The definition of "home" is an interesting one. My idea of what constitutes home may be different from other people's. To me, Laguna Beach is home. I've lived here for twelve years, I choose to live here and I absolutely love living here. Yes, I was relocated to Southern California initially, but, after another reorganization when my company relocated to New Jersey, I chose to stay, despite the fact that it meant leaving the company. So, Laguna is home.
The people who ask if I miss "home" think that because I'm English I miss Britain and living in Britain, so OK, let's go there.
The quick answer is no, I don't miss living in Britain, however, there are some things I do miss about Britain's offerings, and since this year has been so British-focused, with the Queen's Diamond Jubilee, the Olympics in London and the 50th anniversary of James Bond, I've been thinking a lot about my home country. So, in no particular order, here are a few of my favorite things I miss about "home."
1. British junk food. Although I do eat bags of chips here in the US, I’m not a huge fan of US chocolate at all, and since I'm also not a cookie, cake or ice cream person, it’s easy for me not to eat any of that stuff. However all bets are off when I’m in the UK. There are things I crave that I just can’t get here: Twiglets and Quavers are my absolute favorites, along with packets of crisps in all flavors. When it comes to chocolate, I could go crazy: Flakes, Ripple Bars, Lion Bars, Double Deckers, Cadbury’s Dairy Milk, Galaxy, Aero…… wow. All great, which is why I usually gain weight every time I return from a trip to the UK.
2. The National Health Service (NHS). I don't want to get into politics here, and by even raising this I run the risk of offending people. However, there's a reason that, for the most part, Brits are proud of the NHS and that it featured prominently in the opening ceremony for the Olympics. I know it's not perfect, but we have a system in the UK that enables everyone, regardless of income or age to be treated by a doctor or a hospital if they have a health issue – for free. I'm going to leave it there, without further comment, other than to say I'm really glad it was there for my Mother and Father when they were alive and both needed it.
3. Affordable tertiary tuition. Until relatively recently, all university education in Britain was free. Over the past couple of decades, there have been protests and demonstrations because the government started charging for university education, and it now stands at around £9,000 per year (about $13,000 per year at current exchange rates.) In the US, that's cheap. My two major worries in life are that I can’t afford to pay for a serious illness and that I can’t afford Fiona’s college education. Again, another political grenade that I really don't want to throw, other than to make a comment that good health and a good education should be readily available to everyone.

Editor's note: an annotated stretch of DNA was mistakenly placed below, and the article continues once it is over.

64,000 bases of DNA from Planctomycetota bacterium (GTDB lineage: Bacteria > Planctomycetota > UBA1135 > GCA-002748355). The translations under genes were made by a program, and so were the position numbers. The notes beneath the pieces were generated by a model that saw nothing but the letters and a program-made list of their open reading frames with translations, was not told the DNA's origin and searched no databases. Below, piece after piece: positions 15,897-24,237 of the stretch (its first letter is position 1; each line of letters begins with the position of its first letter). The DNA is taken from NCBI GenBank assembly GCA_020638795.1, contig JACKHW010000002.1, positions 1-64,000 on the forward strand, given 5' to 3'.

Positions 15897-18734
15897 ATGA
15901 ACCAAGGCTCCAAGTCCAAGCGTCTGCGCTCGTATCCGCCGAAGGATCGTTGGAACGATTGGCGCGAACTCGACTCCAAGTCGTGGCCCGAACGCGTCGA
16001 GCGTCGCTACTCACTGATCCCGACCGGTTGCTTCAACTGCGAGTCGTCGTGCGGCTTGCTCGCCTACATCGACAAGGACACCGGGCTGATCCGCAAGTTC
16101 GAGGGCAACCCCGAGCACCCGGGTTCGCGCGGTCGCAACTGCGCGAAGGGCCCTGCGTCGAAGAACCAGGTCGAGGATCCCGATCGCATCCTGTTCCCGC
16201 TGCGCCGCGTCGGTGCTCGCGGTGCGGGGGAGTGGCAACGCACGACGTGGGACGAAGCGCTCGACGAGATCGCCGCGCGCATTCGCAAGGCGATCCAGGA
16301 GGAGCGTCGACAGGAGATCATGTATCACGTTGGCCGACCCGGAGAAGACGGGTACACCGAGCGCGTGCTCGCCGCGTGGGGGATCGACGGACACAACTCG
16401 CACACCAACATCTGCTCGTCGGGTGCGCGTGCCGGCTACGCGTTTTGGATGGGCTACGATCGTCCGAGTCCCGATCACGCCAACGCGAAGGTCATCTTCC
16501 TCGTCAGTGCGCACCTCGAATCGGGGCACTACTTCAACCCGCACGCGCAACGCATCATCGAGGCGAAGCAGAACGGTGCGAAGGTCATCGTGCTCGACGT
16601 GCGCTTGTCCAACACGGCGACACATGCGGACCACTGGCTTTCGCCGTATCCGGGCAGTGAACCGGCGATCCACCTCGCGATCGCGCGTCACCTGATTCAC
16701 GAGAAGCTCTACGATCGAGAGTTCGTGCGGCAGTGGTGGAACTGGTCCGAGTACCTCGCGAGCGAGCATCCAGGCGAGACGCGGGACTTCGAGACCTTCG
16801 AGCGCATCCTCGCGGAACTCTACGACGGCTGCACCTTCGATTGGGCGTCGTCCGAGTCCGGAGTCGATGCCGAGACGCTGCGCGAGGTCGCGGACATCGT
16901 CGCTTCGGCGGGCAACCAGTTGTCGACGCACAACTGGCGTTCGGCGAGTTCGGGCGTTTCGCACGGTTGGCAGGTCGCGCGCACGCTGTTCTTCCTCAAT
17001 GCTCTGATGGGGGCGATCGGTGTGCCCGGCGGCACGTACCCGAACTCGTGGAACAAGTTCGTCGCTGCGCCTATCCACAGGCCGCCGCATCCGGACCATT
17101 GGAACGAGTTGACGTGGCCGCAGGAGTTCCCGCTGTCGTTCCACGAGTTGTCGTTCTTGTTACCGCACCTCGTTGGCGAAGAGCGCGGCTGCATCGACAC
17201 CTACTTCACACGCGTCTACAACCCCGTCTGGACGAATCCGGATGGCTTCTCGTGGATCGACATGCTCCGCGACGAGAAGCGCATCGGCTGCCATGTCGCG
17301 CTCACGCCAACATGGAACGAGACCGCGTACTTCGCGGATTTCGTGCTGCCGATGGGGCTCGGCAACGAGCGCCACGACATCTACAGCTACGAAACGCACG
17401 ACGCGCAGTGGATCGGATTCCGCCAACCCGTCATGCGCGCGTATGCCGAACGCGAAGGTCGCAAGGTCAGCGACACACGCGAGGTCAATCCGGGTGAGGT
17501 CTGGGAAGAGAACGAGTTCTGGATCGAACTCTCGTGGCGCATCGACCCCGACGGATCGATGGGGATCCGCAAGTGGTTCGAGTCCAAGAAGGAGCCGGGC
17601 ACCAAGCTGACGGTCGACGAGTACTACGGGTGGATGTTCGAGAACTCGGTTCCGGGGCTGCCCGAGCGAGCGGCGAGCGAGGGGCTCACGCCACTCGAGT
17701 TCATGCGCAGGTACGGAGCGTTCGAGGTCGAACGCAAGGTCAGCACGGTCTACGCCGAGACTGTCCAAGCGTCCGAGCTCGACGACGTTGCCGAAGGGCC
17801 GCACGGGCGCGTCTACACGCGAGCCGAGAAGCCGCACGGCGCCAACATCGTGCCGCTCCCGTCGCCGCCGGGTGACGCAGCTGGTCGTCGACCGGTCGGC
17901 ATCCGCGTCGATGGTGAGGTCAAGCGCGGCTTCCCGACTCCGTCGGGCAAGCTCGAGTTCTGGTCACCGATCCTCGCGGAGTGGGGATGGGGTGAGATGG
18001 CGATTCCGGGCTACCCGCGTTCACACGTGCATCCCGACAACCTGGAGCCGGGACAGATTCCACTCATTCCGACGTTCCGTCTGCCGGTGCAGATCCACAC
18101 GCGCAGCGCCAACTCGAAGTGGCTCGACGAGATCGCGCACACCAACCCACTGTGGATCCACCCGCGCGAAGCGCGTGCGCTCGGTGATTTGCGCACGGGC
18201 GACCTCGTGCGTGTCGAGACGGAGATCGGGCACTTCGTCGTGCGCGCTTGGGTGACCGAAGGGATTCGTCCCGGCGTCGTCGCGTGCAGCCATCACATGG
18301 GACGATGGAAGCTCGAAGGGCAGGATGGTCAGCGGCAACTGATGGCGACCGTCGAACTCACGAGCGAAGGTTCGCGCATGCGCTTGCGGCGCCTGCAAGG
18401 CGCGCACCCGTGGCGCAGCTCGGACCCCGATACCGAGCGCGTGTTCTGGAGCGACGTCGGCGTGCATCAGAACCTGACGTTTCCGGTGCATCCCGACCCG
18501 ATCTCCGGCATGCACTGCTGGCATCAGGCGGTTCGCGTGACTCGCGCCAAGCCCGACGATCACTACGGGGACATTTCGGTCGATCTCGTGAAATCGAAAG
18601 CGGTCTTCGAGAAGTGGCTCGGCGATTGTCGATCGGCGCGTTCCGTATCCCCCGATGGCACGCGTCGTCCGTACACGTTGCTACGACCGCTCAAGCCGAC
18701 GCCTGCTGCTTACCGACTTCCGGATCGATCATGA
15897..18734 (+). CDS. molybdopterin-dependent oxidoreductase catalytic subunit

4. Country pubs in summertime. Ah, the joys of strolling to a pub, preferably adjacent to a river, sitting at a picnic bench with a pint of great local beer, as the sun still shines at 10:00pm. There are fewer pleasures in life than that. And this one is quintessentially British. Yes, there are great bars in the US but there’s something magical about the English country pub that transports you back in time, or to an episode of Inspector Morse. Which brings me to the next point.
5. Great cerebral British dramas. Thanks to PBS and BBC America, we are able to get more of them here. Thank goodness, or Downton Abbey would have passed us by. As a huge Inspector Morse and Inspector Lewis fan, I’m grateful for Masterpiece Theater. There's also Wallander and George Gently and I’m sure many more fabulous drama offerings that we just don’t get to see on this side of the pond. Many of them are two hours long, longer than movies, so I understand that they are slower in tempo than your average drama, which may not be quite as palatable to some. That's what makes them interesting, and that's why I miss them.
6. The ability to travel to another country very quickly. If you hop on a plane in Britain, you can get to many places in Europe in two hours, and quite a few more in three. Travel for six hours and you’re in the Middle East or Russia. Compare that with leaving California and six hours later arriving in New York, and you see why it’s so easy for people to access different cultures when they live in Britain. I do miss being able to get to France, Spain, Germany or Greece and immerse myself in different languages and great food. Yes, I know in many cities in the US you have Little Italy or China Town and other fabulous ethnic offerings, but experiencing another country is a wonderful thing.